Alex Okinczyc “Island Alex”
Alex Okinczyc grew up in Detroit, MI and, of course, was influenced by the Motown sound but at a young age, a friend turned him onto jazz … and he was hooked. In particular, he loved jazz horns like Lee Morgan and Freddie Hubbard.
Oddly enough, while growing up near the cold Great Lake waters, Okinczyk was attracted to scuba diving. He trained and was certified at the McComb Community College, diving in incredibly cold and deep Lake Huron during the summer.
He attended a divers training academy in Ft. Lauderdale, FL and trained as a hard hat diver, completing the program in 1970. He worked marine salvage for a couple of years and joined the Deerfield Beach Fire and Rescue, working there for 27 years as a diving coordinator, and retired in the 90s.
When Okinczyc was in his mid-40s, he purchased an old coronet at a flea market – the jazz music bug was rekindled. He loved it and, after a couple of months, invested in a very nice King trumpet which he still enjoys. Okinczyk, along with another firefighter, and two ‘real’ musicians formed a band, performing at area events.
He and his wife of 45 years, Mary Blackman, enjoyed diving in the Keys for decades and, in 1982, they purchased a lot on Big Coppitt Key, next door to their best friend. They spent their time between Deerfield and Big Coppitt for the next sixteen years, building their dream home with a little help from friends. The home was completed in 1994, and they both retired to the Keys in 1998.
Prior to moving to the Keys, Alex bought a baritone horn and learned enough notes so that while visiting the Keys, he was able to sit in with Barry Cuda, Steve Mello, and Chief Billy at BO’s Fish Wagon. He only knew enough to play a few songs and would stop playing when Cuda called a tune that he didn’t know. At one point, Buddy Owens came out of the kitchen and asked, “Why aren’t you playing?”. Alex said he didn’t know the song, and Buddy responded, “Play anyway!”
Music and his horn playing became a larger part of Alex’s life. He began to jam with local players and started to get some, much needed, recognition. He was hired by a six-piece band, The Reifersons. During this exploration, he was discovering he had an interest in writing music and he was an above average baritone vocalist. Two of his original songs were recorded on a Reifersons album.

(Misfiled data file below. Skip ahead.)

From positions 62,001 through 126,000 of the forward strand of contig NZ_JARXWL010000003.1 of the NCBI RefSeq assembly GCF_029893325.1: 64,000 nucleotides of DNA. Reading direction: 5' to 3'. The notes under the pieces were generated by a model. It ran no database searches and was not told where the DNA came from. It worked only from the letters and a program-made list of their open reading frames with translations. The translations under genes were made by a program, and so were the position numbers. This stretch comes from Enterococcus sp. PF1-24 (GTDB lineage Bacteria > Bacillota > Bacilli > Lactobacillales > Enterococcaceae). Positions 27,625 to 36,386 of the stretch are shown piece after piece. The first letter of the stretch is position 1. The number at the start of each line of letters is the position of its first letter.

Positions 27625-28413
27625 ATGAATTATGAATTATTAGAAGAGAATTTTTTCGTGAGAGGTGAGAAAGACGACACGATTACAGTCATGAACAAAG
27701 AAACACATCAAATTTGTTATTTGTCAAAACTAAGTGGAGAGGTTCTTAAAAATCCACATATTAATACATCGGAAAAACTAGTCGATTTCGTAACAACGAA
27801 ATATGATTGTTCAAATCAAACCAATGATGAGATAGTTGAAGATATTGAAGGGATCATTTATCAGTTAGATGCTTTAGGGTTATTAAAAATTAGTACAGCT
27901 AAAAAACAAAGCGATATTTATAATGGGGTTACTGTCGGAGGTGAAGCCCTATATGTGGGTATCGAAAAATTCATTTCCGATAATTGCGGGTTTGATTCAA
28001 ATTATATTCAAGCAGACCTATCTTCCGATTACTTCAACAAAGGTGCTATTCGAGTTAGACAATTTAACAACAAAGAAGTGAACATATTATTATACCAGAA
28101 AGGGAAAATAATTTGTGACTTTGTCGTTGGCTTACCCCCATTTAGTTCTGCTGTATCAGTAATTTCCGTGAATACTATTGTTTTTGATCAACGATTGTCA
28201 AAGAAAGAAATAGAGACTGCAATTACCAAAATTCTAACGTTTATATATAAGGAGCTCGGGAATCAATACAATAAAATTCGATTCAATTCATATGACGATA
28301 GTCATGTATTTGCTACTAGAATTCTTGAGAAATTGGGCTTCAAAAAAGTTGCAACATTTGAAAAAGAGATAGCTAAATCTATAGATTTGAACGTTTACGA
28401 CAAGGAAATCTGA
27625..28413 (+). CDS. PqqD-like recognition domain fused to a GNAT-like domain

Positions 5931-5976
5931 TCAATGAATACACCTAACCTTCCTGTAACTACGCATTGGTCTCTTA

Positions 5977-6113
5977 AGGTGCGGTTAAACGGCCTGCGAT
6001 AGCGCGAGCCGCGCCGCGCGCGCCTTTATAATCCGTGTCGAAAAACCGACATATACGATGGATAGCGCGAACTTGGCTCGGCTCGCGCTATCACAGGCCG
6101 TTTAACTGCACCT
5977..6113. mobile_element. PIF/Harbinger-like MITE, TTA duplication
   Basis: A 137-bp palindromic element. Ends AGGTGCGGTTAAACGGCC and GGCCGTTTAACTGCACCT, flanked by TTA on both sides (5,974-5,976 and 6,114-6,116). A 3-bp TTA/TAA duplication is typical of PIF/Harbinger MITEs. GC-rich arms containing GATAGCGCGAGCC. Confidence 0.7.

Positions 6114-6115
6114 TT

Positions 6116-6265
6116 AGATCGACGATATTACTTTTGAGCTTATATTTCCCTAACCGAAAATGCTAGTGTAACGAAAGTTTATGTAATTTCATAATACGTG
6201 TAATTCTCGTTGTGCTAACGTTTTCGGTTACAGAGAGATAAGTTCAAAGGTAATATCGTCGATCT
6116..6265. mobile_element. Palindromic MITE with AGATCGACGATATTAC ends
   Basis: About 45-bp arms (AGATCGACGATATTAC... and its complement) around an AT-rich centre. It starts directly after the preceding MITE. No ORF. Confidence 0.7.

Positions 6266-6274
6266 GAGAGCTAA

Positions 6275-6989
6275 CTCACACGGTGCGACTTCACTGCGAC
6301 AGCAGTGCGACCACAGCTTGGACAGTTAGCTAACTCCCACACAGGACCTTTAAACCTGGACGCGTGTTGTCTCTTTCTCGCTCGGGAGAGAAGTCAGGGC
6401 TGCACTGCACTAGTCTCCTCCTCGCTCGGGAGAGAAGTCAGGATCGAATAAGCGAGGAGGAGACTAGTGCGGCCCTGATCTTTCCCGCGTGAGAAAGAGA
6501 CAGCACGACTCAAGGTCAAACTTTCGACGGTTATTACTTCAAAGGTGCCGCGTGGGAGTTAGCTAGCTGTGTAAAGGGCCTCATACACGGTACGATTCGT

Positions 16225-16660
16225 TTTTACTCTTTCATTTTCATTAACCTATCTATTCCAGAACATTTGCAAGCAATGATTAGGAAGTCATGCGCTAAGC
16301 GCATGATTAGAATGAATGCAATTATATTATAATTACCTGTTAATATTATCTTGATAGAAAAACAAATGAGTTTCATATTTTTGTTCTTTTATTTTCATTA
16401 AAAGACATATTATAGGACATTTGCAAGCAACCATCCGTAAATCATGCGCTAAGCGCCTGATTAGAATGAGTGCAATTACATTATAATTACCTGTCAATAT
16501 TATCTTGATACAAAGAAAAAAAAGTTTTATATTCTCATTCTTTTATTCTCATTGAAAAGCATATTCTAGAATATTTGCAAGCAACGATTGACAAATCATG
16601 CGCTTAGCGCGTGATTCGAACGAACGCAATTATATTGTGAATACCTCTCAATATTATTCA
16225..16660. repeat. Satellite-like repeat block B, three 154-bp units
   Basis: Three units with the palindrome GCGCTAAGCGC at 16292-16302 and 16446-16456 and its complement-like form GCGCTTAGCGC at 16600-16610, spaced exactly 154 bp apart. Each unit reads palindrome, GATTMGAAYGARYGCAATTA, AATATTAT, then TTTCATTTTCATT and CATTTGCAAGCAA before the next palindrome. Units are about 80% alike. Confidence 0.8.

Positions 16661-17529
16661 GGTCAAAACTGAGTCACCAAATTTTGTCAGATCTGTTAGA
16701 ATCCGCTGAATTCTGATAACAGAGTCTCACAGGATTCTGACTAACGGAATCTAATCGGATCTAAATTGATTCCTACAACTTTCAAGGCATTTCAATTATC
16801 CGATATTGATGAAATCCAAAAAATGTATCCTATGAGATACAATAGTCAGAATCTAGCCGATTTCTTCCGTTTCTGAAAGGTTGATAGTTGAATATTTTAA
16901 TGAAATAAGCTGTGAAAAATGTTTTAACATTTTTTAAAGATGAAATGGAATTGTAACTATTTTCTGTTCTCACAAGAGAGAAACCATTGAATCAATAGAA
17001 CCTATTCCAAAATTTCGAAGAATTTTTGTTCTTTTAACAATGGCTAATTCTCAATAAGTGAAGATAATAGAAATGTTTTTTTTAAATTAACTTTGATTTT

Someone mentioned to him that Larry Smith often helped performers and let them sit in. Larry’s combined skills and generosity has mentored numerous musicians and vocalists in Key West. He encouraged Alex and helped Alex record his first album, Under the Cow Key Bridge. Alex became good friends with Larry and his wife, Christine Cordone.
They were frequent collaborators and, over the years, Alex has been included in a number of Smith’s performances. Smith produced Alex’s second album, Down the Road, which was recorded at the San Carlos Theater with Dan Simpson’s Private Ear Studio, and included some great musicians like Jennifer and Geoff Lowe and Time Mayer.Okinczyc has since performed in the Key West Musicians Festival and various music venues in town with his trumpet and flugelhorn. He continued his interest in songwriting and was given some free advice from the late-great jazz guitarist, Mike Gillis, “Don’t waste your time writing love songs.” To date, Alex has written over 100 songs covering a wide spectrum of topics and has recorded over fifty of them.
He recorded a third album, Save Me Blue Waters, as a tribute to Diana Nyad’s incredible 100-mile swim from Cuba to Key West. A special song, “Lady Diana” was performed during a commemoration of her historic swim.
In the spring 2022, Larry Smith revived his long time, and very successful, Sunday Showcase, at the Little Room Jazz Club. Alex Okinczyc was showcased last May, and he performed some very serious jazz music with his horn, topping off the evening with a demonstration of his very special and outstanding vocals. Island Alex’s journey from Detroit, the depths of Lake Huron, to Key West was complete with music to spare.